It was great to be interviewed by Foodia’s Tastemakers blog last week – it delves a little deeper into some themes that have been weighing heavily (pun intended) on my mind lately. You can read the whole interview here, but here are some excerpts I thought worth sharing:
Q. What are some of the changes that need to happen at the public policy level in order to improve our national diet?
How much time do you have? The national diet… I don’t know that we have a national diet so much as a national eating disorder. As eaters, most of us are caught in a cycle of dieting, failure, and shame. Each diet gets more extreme, each failure more catastrophic. In the meantime, we’re bombarded with health messages that say that with willpower and the “right” diet, radiant health and a “perfect BMI” will be yours. The first thing I’d do at the policy level is to stop trying to promote health through shame and fear. Walk away from the Food Pyramid and never look back. No one can achieve permanent change that way. We need instead to create a culture that celebrates fresh, healthy food and lets people get out of the dieting vortex. We need a nation of intuitive pleasure-eaters who know and love their bodies, their kitchens, and the land that sustains us.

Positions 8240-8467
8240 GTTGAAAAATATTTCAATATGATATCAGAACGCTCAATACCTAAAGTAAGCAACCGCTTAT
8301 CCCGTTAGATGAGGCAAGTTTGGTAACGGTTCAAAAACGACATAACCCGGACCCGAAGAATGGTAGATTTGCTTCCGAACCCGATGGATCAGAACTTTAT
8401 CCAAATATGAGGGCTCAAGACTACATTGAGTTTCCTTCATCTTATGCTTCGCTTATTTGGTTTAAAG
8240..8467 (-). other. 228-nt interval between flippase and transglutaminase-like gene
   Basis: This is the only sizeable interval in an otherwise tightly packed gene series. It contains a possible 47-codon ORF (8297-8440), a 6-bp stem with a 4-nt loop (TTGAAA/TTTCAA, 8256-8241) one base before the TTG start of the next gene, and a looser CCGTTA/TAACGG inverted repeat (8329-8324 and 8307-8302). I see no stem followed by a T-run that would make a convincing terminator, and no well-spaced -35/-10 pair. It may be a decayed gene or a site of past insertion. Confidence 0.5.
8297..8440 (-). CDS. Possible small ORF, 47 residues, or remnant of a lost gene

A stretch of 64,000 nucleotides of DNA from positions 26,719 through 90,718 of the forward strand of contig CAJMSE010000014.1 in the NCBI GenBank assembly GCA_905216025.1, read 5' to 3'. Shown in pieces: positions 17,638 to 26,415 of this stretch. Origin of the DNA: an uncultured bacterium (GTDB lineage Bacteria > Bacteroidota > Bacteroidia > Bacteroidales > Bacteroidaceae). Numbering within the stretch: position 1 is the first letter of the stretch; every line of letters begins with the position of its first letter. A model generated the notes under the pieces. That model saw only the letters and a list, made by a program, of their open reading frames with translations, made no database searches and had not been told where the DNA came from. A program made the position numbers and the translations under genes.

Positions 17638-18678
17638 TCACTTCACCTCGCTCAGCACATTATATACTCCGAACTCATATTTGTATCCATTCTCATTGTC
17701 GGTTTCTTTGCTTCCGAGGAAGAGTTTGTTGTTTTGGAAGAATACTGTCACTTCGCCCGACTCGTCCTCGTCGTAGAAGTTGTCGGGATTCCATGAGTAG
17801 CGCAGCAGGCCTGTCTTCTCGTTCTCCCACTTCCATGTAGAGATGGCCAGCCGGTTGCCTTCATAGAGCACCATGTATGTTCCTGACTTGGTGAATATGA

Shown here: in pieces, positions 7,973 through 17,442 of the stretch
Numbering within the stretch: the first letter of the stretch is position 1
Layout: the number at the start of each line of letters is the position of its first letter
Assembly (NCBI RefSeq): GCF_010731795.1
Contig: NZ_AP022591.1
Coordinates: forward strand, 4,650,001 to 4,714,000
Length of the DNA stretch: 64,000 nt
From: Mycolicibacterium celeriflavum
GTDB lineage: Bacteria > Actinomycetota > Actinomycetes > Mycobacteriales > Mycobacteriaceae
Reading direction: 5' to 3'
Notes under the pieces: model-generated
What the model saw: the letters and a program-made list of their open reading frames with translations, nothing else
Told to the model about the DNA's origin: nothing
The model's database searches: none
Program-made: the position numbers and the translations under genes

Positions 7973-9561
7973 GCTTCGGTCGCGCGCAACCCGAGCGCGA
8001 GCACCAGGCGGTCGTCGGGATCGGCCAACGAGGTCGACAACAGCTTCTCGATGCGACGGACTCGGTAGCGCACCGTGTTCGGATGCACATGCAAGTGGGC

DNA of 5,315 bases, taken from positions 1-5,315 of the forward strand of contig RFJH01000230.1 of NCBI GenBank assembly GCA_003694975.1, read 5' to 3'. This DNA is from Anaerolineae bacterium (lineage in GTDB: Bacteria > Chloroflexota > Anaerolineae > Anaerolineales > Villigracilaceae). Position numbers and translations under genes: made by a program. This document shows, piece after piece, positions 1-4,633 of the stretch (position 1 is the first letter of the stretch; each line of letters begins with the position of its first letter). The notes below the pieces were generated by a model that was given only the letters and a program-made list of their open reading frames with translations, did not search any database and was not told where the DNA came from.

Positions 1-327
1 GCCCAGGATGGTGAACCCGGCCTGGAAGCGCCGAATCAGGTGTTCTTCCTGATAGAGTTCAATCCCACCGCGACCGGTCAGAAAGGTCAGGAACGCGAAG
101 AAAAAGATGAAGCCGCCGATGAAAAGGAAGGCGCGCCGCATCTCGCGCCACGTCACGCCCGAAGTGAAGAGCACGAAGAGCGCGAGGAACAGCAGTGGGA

Q. You also work with individuals as a holistic food coach. Do you have any general tips for readers who want to eat better?
Most of my clients start out really wanting me to tell them what to eat. It’s a long, involved road convincing them that only they can tell themselves what to eat. There are no outside experts, myself included. As a culture, we are so incredibly caught up in the nutritional value of foods that we ignore the single most important role that eating has in our lives: pleasure. In a world where eating is viewed as a battle between willpower and temptation there is absolutely no room for the sensual experience that comes with real, satisfying food.